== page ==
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Korea, US fail to agree on Kaesong-made goods

Chosun Ilbo, Korea

Korea, U.S. Fail to Agree on Kaesong-Made Goods

7 June 2006

The first round of free-trade negotiations between Korea and the U.S. failed to produce agreement on products made at the joint-Korean Kaesong Industrial Complex in North Korea. The issue will be carried over into the second round in Seoul next month, but Korea will have a hard time overcoming U.S. resistance to including products from the border town.

Korea’s top negotiator to the talks Kim Jong-hoon told reporters Tuesday there would be no agreement on the matter in this round, which ends Friday. Instead, the two sides’ divergent viewpoints will be recorded in the minutes.

Kim vowed to continue pressing the U.S. on the issue. "The issue is not just economic but also a political problem that needs to be addressed taking into account many factors including improvement in North Korea-U.S. relations," he added.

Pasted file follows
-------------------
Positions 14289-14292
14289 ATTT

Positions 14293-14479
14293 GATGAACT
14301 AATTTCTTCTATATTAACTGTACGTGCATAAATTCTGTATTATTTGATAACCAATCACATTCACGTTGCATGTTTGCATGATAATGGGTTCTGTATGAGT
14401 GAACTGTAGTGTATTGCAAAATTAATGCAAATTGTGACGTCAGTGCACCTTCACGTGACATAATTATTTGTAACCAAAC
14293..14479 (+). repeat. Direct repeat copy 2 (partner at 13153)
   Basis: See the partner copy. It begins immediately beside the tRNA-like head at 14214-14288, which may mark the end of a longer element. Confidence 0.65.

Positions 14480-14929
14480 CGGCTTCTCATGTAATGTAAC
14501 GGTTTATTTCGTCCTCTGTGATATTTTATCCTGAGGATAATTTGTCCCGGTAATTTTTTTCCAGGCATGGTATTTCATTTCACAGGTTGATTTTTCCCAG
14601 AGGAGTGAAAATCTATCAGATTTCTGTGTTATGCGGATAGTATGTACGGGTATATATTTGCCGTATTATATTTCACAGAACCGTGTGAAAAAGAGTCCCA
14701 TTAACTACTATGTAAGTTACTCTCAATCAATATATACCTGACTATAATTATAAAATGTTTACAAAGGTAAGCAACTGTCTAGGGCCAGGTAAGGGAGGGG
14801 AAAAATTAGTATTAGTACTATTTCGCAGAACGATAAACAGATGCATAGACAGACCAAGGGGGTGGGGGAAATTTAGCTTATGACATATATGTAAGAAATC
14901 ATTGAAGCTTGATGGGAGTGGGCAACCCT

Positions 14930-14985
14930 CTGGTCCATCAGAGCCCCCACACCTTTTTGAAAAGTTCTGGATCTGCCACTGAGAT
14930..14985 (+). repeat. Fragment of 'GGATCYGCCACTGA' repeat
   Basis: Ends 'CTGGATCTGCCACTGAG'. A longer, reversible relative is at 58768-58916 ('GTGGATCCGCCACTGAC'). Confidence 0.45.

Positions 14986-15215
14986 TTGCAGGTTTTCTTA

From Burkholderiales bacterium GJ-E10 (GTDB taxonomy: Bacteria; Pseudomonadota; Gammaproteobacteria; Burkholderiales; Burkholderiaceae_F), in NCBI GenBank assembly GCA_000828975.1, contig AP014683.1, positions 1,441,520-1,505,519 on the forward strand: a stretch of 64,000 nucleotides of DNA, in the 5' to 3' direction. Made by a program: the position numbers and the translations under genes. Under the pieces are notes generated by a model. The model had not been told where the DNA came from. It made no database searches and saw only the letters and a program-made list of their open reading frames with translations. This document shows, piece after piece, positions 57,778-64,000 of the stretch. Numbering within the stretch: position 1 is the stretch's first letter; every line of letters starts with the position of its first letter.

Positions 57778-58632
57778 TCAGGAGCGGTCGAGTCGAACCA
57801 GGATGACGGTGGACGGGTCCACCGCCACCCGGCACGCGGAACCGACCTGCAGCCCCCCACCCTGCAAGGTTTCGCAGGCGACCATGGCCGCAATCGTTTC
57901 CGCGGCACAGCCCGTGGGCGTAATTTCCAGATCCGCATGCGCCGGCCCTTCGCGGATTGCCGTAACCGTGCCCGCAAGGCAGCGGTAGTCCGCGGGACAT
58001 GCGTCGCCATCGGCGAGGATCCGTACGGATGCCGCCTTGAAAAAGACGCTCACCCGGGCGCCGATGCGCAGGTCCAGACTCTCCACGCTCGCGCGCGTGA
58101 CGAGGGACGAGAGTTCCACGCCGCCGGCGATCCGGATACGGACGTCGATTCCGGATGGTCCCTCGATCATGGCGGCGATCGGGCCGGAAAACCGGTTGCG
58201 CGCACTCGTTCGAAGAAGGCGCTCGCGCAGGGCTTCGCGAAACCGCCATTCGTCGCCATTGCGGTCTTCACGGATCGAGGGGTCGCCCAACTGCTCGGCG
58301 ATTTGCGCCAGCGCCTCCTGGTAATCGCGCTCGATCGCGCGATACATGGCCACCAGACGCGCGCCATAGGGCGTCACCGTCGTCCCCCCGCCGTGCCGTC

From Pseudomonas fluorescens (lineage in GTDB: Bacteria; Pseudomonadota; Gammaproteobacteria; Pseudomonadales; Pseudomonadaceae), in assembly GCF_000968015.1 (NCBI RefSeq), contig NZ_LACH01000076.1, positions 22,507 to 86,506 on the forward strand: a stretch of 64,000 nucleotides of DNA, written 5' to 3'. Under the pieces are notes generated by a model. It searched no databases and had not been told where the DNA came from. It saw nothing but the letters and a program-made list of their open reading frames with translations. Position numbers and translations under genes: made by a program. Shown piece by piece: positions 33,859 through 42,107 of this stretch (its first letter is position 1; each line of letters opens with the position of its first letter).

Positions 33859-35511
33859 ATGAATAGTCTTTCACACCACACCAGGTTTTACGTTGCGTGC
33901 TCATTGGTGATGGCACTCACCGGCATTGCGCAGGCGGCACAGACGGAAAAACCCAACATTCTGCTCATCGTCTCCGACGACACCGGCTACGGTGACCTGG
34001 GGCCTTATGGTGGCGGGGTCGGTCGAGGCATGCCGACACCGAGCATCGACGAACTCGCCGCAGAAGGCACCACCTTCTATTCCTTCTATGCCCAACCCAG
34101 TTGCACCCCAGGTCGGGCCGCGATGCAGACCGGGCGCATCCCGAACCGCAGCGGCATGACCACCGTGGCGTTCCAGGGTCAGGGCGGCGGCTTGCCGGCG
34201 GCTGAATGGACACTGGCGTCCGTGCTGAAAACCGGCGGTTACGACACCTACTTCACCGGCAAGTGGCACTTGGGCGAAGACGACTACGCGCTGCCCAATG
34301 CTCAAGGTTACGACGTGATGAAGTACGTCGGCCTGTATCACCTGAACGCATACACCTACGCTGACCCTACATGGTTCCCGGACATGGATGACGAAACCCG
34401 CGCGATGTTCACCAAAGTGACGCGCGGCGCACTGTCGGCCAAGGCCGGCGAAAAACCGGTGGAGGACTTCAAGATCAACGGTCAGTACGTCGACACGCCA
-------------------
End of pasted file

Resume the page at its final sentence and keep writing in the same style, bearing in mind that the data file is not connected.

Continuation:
The two countries started negotiations in 11 sectors including agriculture on Monday, with another six — including cars and pharmaceuticals — to be discussed from Wednesday. The U.S. is demanding that Korea bases its automobile tax on car price rather than engine displacement, which disadvantages the giant gas-guzzling vehicles made in the U.S.

Some 40 Korean opponents of the FTA have been demonstrating around the Office of the U.S. Trade Representative since June 4. They plan another march where they will bow once every three steps near the White House on Wednesday. Korean-American organizations in Washington, Northern Virginia and other parts of the U.S. at a press conference urged the Korean protestors to stop, saying their demonstrations only bring international disgrace to Korea.